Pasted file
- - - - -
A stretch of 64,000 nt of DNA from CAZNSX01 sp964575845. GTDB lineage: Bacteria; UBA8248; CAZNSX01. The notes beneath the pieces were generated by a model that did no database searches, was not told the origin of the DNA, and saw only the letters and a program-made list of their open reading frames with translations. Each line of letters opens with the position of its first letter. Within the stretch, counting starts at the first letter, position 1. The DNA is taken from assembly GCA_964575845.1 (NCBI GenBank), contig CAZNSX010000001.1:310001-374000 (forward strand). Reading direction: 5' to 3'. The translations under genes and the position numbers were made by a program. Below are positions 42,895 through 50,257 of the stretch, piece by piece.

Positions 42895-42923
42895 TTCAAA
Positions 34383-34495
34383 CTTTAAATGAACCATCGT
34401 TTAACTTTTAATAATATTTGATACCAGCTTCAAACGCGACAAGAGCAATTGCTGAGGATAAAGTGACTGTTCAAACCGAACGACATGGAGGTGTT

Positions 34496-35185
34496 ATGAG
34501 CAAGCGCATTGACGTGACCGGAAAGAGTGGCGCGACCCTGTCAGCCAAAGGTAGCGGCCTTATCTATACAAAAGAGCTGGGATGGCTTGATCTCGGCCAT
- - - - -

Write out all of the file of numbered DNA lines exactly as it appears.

A stretch of 64,000 nt of DNA from CAZNSX01 sp964575845. GTDB lineage: Bacteria; UBA8248; CAZNSX01. The notes beneath the pieces were generated by a model that did no database searches, was not told the origin of the DNA, and saw only the letters and a program-made list of their open reading frames with translations. Each line of letters opens with the position of its first letter. Within the stretch, counting starts at the first letter, position 1. The DNA is taken from assembly GCA_964575845.1 (NCBI GenBank), contig CAZNSX010000001.1:310001-374000 (forward strand). Reading direction: 5' to 3'. The translations under genes and the position numbers were made by a program. Below are positions 42,895 through 50,257 of the stretch, piece by piece.

Positions 42895-42923
42895 TTCAAA
Positions 34383-34495
34383 CTTTAAATGAACCATCGT
34401 TTAACTTTTAATAATATTTGATACCAGCTTCAAACGCGACAAGAGCAATTGCTGAGGATAAAGTGACTGTTCAAACCGAACGACATGGAGGTGTT

Positions 34496-35185
34496 ATGAG
34501 CAAGCGCATTGACGTGACCGGAAAGAGTGGCGCGACCCTGTCAGCCAAAGGTAGCGGCCTTATCTATACAAAAGAGCTGGGATGGCTTGATCTCGGCCAT